It is the birthday of the Kaiser Wilhelm II of Germany. Perhaps it is not just coincidence that German chief of staff Erich von Falkenhayn today issues the formal orders for the great offensive against Verdun he is planning. The attack will begin in just over two weeks time, on the 12th of February. Nine divisions will attack towards Verdun on the eastern bank of the Meuse river, supported by a vast weight of artillery.
The local commander of the offensive is Crown Prince Wilhelm of Prussia, the Kaiser’s son and heir, ably assisted by career army officer General Schmidt von Knobelsdorf. In the planning stages of the offensive they have clashed with Falkenhayn, because they think the attack should proceed on both banks of the Meuse. But Falkenhayn insists that he does not have enough troops available for so broad an offensive. He must keep men back to cover the counter-attacks elsewhere on the line that he is sure will follow once the attack on Verdun begins.
Preparations for the offensive continue in the utmost secrecy. To avoid Allied reconnaissance aircraft spotting anything unusual the Germans have concentrated their fighter planes in the Verdun sector. Their artillery pieces are camouflaged to hide them from prying eyes. Underground shelters close to the front are being dug for the German troops; these stollen will be used to conceal and shelter troops who might otherwise be noticed waiting for the attack in forward trenches.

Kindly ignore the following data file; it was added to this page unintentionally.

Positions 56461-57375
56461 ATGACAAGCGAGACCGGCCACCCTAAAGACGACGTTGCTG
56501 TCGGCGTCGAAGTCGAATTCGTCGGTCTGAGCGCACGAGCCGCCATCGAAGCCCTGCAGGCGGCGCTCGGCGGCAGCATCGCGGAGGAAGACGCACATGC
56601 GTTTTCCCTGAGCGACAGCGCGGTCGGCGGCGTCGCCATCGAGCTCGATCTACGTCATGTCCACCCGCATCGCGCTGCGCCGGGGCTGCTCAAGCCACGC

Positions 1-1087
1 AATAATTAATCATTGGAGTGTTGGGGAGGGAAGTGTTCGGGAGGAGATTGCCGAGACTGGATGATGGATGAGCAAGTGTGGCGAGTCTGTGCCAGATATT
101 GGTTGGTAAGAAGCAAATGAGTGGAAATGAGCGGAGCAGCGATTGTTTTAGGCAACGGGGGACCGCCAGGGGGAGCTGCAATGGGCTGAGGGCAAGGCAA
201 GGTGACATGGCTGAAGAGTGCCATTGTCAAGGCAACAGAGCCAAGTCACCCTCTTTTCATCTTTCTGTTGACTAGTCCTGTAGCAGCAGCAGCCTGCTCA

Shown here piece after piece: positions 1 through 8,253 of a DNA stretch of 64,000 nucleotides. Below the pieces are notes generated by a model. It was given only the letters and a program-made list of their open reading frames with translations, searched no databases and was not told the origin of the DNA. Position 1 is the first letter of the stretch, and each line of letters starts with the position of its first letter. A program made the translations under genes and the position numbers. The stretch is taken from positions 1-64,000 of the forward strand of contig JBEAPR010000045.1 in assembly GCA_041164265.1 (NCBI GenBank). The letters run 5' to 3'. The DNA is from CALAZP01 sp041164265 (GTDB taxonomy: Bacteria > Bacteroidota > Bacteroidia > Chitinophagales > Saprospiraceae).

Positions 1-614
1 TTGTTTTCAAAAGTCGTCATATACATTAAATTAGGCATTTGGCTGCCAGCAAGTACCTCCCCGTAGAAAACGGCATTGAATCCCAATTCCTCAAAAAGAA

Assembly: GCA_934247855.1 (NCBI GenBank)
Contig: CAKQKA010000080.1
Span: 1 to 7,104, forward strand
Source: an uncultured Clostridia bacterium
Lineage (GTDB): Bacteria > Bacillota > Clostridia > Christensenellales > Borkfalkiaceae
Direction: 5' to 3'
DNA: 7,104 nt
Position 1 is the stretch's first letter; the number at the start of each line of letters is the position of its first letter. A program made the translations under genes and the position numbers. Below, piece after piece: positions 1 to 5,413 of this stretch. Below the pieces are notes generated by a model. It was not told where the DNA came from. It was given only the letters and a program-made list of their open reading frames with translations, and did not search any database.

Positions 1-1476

The secrecy cannot be total. The Allies are beginning to suspect that something might be up, but the Germans are cleverly engaging in diversionary activities along the line to keep the British and French off balance. Haig and Joffre increasingly realise that the Germans are planning to attack somewhere, but they are still not certain that Verdun is the target.